Combating Human Trafficking: Recommendations for Police Leadership in Establishing Transnational Collaboration

Combating Human Trafficking: Recommendations for Police Leadership in Establishing Transnational Collaboration

Michael Pittaro (American Military University, USA)
DOI: 10.4018/978-1-4666-8376-1.ch017
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Abstract

Human trafficking is one of the fastest and continuously evolving transnational crimes of this century, preceded only slightly by gun and drug trafficking; yet it is projected that human trafficking will soon surpass both unless government and nongovernmental officials throughout the world take immediate, collaborative action to deter and punish traffickers and educate and protect prospective trafficking victims. For that reason, combating human trafficking requires ongoing national and international communication, cooperation, and collaboration, particularly amongst law enforcement leadership across the globe. Only then will law enforcement be able to limit the ability of traffickers to operate freely and help prevent future victims from being trafficked. The primary purpose of drawing international attention to this chapter is in illuminating the challenges of police leadership in combating incidents of transnational human trafficking as well as to propose plausible to assist and support future global leadership and collaboration within and across police agencies.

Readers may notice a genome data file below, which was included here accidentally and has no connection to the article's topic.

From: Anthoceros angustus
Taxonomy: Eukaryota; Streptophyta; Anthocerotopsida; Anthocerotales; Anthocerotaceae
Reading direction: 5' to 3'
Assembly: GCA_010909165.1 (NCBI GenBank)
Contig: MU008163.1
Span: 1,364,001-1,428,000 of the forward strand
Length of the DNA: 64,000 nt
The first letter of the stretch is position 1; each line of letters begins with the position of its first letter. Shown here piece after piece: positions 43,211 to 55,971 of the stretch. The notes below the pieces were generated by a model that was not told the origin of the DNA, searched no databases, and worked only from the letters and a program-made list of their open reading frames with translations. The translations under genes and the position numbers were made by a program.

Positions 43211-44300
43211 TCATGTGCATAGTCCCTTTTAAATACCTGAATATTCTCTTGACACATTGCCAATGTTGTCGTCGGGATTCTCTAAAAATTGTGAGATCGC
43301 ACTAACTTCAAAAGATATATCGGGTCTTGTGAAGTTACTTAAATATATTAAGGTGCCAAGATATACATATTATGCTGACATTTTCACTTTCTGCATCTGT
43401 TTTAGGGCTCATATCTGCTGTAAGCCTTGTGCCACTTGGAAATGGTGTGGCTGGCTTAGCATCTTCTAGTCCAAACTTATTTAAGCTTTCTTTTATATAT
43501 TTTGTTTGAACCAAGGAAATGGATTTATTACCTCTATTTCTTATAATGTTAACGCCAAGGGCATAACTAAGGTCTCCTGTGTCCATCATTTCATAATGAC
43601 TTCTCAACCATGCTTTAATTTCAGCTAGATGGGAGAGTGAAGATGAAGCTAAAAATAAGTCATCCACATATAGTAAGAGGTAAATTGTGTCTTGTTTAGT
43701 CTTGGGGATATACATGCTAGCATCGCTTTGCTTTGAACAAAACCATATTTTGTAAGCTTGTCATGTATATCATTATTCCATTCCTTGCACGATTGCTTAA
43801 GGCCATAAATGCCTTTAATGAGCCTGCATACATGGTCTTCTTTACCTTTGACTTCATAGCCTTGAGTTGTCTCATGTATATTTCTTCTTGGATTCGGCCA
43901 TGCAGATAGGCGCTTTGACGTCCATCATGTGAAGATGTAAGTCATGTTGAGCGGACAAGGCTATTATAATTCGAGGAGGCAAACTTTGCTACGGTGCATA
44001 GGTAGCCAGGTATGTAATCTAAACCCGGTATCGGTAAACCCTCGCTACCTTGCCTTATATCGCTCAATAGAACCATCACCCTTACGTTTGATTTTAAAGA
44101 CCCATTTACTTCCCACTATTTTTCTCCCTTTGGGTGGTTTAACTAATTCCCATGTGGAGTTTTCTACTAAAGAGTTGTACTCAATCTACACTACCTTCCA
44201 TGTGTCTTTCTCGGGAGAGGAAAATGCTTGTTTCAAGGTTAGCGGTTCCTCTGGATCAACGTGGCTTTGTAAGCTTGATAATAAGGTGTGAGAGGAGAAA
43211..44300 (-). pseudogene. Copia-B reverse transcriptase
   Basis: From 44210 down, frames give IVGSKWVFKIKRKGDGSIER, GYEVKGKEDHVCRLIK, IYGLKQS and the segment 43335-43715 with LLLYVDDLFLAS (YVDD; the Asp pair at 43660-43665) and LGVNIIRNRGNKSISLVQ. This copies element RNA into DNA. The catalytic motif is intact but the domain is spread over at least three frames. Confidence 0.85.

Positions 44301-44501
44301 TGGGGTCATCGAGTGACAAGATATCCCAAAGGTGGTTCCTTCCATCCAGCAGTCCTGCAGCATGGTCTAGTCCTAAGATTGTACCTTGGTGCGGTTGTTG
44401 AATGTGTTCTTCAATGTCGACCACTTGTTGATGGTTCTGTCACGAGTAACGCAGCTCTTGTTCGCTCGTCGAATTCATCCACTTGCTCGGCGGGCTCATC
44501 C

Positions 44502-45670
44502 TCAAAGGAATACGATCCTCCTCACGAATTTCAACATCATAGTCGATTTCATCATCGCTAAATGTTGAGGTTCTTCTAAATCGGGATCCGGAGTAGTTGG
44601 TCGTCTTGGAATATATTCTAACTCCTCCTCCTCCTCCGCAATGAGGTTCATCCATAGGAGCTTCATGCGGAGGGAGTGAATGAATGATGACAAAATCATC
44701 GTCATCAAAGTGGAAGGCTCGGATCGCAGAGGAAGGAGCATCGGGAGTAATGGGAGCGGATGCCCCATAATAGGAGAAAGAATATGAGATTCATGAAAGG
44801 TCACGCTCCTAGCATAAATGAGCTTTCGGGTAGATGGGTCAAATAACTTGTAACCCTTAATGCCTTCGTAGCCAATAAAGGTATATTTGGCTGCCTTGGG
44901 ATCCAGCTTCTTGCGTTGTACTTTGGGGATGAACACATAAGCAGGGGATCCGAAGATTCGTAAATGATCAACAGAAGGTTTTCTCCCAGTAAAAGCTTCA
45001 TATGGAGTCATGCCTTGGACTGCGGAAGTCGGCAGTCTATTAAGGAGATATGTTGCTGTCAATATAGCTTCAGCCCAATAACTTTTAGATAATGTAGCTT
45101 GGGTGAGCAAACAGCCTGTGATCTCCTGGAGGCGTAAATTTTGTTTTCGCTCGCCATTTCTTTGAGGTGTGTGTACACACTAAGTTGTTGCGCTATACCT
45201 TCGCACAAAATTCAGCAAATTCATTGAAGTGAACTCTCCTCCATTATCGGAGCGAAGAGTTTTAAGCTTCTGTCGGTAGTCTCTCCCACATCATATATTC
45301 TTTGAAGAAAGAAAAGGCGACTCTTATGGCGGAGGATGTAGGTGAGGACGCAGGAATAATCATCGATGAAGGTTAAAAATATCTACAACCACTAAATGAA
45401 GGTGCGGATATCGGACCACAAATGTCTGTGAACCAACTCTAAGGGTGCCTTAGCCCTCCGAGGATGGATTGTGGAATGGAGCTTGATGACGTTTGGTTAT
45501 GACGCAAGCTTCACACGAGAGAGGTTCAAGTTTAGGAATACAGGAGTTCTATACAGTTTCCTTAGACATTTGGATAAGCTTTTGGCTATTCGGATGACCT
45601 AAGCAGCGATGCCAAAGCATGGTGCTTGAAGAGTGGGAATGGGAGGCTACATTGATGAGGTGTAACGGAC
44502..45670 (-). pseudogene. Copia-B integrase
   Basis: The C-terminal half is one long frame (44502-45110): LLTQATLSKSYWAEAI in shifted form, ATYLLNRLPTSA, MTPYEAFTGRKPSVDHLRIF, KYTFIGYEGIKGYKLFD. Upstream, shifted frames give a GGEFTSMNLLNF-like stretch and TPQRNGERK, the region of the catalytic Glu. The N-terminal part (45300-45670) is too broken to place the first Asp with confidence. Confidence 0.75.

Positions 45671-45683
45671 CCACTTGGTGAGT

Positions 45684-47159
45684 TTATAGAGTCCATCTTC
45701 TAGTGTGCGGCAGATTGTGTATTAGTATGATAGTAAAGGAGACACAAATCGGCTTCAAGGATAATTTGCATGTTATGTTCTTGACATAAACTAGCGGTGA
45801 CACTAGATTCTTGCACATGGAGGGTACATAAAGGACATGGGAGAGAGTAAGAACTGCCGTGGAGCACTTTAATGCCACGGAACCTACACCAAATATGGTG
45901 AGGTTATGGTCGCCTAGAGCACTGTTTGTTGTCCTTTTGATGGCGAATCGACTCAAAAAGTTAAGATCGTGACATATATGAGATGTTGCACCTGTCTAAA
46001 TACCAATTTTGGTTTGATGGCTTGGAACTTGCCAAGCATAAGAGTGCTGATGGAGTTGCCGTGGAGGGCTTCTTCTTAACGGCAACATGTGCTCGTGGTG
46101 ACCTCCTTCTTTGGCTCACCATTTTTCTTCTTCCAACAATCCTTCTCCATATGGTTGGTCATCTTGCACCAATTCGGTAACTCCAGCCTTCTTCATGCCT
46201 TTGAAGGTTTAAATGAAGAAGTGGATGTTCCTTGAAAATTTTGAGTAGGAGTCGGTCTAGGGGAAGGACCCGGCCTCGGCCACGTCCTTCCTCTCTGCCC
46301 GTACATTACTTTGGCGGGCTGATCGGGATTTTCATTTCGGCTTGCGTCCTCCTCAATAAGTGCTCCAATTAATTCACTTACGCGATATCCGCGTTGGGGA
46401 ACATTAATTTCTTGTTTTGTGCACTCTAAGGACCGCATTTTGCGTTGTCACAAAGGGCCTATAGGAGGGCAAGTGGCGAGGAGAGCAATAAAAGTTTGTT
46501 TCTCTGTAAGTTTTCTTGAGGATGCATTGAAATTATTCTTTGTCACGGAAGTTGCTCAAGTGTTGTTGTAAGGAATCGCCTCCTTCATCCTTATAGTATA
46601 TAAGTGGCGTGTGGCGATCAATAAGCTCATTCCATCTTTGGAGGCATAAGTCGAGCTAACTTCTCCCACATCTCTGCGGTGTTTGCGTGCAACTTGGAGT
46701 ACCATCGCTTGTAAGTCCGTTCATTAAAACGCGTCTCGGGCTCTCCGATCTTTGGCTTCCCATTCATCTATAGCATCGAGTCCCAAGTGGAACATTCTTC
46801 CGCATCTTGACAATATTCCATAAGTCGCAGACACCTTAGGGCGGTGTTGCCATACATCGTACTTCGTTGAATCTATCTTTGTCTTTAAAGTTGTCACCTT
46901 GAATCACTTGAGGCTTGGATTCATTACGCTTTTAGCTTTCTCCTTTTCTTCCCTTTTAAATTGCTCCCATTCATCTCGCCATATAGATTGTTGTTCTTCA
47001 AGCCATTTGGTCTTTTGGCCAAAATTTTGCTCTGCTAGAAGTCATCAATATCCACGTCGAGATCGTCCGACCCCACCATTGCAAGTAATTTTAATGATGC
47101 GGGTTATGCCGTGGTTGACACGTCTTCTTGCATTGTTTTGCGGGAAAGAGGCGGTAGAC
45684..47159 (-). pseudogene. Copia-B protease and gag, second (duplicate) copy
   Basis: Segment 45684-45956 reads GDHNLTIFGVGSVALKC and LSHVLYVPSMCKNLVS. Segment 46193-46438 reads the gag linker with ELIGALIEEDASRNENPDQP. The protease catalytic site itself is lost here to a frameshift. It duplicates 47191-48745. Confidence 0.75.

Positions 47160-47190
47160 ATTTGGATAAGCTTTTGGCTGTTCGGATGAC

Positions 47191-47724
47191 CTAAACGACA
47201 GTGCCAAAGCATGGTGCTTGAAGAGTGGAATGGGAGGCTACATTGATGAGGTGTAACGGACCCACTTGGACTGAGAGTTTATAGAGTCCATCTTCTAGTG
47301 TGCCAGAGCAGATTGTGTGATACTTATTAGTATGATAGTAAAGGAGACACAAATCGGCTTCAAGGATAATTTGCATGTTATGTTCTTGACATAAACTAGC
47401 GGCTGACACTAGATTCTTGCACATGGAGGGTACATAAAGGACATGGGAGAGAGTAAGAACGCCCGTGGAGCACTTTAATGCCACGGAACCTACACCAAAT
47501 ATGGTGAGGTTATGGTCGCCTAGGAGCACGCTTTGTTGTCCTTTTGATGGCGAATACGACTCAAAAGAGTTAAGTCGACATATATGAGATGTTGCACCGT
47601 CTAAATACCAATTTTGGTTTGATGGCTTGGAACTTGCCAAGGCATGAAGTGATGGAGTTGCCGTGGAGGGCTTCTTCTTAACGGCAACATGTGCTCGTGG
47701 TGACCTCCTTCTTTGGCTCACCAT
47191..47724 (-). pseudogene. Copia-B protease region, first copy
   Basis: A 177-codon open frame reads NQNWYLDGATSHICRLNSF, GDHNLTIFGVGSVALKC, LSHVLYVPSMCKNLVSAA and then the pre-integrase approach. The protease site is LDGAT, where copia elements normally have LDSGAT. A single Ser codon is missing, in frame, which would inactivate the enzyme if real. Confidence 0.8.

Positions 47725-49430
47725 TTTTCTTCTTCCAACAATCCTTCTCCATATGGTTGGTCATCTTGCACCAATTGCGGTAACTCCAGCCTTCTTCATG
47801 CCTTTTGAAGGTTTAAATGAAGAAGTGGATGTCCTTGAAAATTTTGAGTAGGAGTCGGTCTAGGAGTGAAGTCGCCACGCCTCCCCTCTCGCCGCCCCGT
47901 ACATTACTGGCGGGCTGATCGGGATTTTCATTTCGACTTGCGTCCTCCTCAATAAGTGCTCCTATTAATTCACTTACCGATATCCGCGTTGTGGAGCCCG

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Human Trafficking Defined

Although definitions of human trafficking vary slightly from country to country, the definition used within this chapter will be that from the United States as initially defined within The Victims of Trafficking and Violence Protection Act of 2000 (Trafficking in Persons Report, 2014). The Victims of Trafficking and Violence Protection Act of 2000 (P.L. 106-386) and the Trafficking Victims Protection Reauthorization Acts of 2003, 2005, 2008, and most recently, 2013 provide the tools to combat human trafficking both worldwide and domestically (Trafficking in Persons Report, 2014).

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